Moneybarn reveals tops tips for van selling

Moneybarn reveals tops tips for van selling

Moneybarn has revealed its tops tips for trade professionals selling a van in a bid to ensure they get the best price possible.

Chris Sykes, National Sales Manager at Moneybarn, has compiled the following advice that people should consider when moving on from their van.

Don’t underestimate

Firstly it is worth knowing the value of the van and the following information will help determine its value:

  • Make and model
  • Mileage
  • Year of manufacture
  • Valuable features i.e. low mileage, long wheel base and high roof.

It is advised that van owners should be brutally honest about the van’s general condition as any defects will impact the price, so these should be accounted for when valuing the vehicle.

Looking at online adverts for vehicles of a similar make, model and age will also help towards valuing the van. Online sites can also give a guide price by using the registration and mileage of the vehicle.

First impressions count

A clean and well-presented van will be much more appealing to potential buyers than a dirty, neglected vehicle. Empty all rubbish and tools, and then have the van valeted inside and out before photographing or showing the vehicle.

Consider completing any small repairs such as scratches and small dents as they could be used as a bartering tool and could end up costing more than the price to fix them. Make sure to get a basic service as it will not look good if the van doesn’t start for its test drive. It’s also useful to renew the MOT if it’s coming up.

Showcase the quality

The van will also need to stand out from similar ones available, so it is advised to showcase the good features. For example, if the van has an abnormally low mileage or a high average MPG, let potential buyers know.

Mention its service history and any work it has had done, including by previous owners. Buyers will always choose a van backed by paperwork – like receipts for work carried out and a full logbook- over those with just a MOT certificate and a missing or partially completed logbook.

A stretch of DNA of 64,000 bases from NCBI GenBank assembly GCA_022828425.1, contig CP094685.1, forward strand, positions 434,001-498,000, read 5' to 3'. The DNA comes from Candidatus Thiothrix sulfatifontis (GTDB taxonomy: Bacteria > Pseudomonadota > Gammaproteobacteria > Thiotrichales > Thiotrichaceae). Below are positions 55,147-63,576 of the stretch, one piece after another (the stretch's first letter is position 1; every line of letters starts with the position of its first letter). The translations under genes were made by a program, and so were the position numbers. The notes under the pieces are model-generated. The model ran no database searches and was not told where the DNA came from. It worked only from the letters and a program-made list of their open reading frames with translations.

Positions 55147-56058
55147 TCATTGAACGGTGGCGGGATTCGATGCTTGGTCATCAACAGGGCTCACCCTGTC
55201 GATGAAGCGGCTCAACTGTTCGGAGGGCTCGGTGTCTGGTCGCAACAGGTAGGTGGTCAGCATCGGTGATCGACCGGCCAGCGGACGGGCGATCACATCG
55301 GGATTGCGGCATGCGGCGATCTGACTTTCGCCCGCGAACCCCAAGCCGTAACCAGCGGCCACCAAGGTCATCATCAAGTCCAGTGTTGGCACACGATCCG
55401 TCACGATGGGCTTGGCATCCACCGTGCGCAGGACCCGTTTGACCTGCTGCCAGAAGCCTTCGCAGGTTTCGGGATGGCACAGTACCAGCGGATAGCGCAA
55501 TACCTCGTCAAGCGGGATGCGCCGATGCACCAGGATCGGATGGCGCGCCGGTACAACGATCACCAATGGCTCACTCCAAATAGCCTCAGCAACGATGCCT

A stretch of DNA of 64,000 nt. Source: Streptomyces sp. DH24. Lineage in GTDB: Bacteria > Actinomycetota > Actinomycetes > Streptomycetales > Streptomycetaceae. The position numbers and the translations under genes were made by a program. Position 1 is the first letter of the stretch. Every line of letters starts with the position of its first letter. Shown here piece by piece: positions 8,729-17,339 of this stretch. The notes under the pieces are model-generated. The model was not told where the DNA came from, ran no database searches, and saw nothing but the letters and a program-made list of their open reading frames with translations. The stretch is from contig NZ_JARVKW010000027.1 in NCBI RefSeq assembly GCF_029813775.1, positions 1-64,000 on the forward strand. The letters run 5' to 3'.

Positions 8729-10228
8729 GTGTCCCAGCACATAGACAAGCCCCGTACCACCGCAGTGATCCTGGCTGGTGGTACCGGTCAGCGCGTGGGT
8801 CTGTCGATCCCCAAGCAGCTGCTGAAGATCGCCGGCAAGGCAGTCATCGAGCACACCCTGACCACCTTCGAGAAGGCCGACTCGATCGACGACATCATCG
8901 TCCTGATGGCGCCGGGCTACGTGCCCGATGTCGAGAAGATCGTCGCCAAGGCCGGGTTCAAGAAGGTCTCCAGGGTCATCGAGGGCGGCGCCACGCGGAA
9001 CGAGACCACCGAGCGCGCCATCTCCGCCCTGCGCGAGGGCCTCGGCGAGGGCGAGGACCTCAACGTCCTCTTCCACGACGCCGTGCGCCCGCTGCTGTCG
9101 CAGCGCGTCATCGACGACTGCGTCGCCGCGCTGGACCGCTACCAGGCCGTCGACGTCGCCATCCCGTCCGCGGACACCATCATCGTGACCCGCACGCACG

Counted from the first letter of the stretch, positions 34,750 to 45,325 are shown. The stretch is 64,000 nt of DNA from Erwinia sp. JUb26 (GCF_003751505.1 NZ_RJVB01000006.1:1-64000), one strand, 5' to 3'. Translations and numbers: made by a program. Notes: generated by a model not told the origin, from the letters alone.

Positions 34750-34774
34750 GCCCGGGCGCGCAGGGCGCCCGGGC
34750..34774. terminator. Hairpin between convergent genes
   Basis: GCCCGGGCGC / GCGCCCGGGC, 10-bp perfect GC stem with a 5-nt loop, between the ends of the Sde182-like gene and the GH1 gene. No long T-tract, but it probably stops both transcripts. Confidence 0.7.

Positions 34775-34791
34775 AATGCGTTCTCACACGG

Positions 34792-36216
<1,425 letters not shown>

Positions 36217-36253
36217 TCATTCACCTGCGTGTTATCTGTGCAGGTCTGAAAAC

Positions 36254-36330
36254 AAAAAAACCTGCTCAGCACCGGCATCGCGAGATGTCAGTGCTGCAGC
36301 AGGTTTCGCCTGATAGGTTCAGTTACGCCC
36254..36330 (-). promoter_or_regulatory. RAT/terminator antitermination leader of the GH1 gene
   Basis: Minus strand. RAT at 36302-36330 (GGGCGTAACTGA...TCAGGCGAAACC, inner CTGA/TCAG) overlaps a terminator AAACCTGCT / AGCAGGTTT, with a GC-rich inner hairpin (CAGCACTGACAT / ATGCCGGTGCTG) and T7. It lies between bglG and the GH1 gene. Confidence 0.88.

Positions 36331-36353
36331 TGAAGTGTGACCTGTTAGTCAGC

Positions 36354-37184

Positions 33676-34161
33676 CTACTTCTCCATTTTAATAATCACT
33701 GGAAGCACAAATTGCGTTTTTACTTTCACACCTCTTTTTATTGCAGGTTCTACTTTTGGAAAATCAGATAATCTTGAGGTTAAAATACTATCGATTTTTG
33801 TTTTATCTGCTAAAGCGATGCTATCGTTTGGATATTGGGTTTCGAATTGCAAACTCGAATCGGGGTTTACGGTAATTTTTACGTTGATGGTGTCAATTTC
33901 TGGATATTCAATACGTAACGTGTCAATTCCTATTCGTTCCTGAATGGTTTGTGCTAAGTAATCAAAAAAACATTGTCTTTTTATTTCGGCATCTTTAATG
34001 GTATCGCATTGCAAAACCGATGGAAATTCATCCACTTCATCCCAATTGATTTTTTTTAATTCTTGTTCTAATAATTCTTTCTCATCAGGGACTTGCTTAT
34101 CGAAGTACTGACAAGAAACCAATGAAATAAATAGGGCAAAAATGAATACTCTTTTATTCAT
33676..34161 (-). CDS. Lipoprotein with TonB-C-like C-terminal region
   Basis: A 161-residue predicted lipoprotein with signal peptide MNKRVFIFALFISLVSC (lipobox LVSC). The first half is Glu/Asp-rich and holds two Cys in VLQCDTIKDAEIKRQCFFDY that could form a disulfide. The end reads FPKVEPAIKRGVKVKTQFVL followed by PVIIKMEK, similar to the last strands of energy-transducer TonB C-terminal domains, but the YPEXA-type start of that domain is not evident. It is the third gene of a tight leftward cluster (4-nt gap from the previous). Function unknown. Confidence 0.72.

Take a clear photograph of the whole van, along with detailed pictures of the front, side, rear and interior. Always disclose and picture any damage in the advert, so the buyer knows exactly what they are buying.

Be cautious

Not everyone out there is trustworthy and fraud is said to be common for sellers as well as buyers. If someone emails wanting to buy the van immediately – especially without seeing it – caution should be exercised. This could be a scam to take money from a bank account once account details have been shared, or an attempt to steal the vehicle.

Another common scam can be if someone gets in contact claiming to have a buyer waiting. The individual may offer a ‘match’ with a buyer for a finder’s fee, typically between £80 and £100. Unfortunately, this person will then disappear once the money has been transferred and could result in a loss of money.

Doing the deal

Meet the potential buyer at a home address, and it can be a good idea to have a friend or family member attend as well for extra security.

When the buyer comes to see the van, do not allow them to test drive it unless they have a valid driving licence and insurance certificate. Some insurance policies may allow another driver to use the vehicle, but always double-check and if not, make no exceptions.

In terms of receiving payment, only hand over the keys when transferred funds are fully cleared into an account. Alternatively, ask to be paid in cash to ensure you have the funds before the van is handed over.

An insurer and the DVLA will need to be notified of the sale immediately to get a refund for any road tax that may still be left. Section 10 of the V5C should also be handed over to the new owner.

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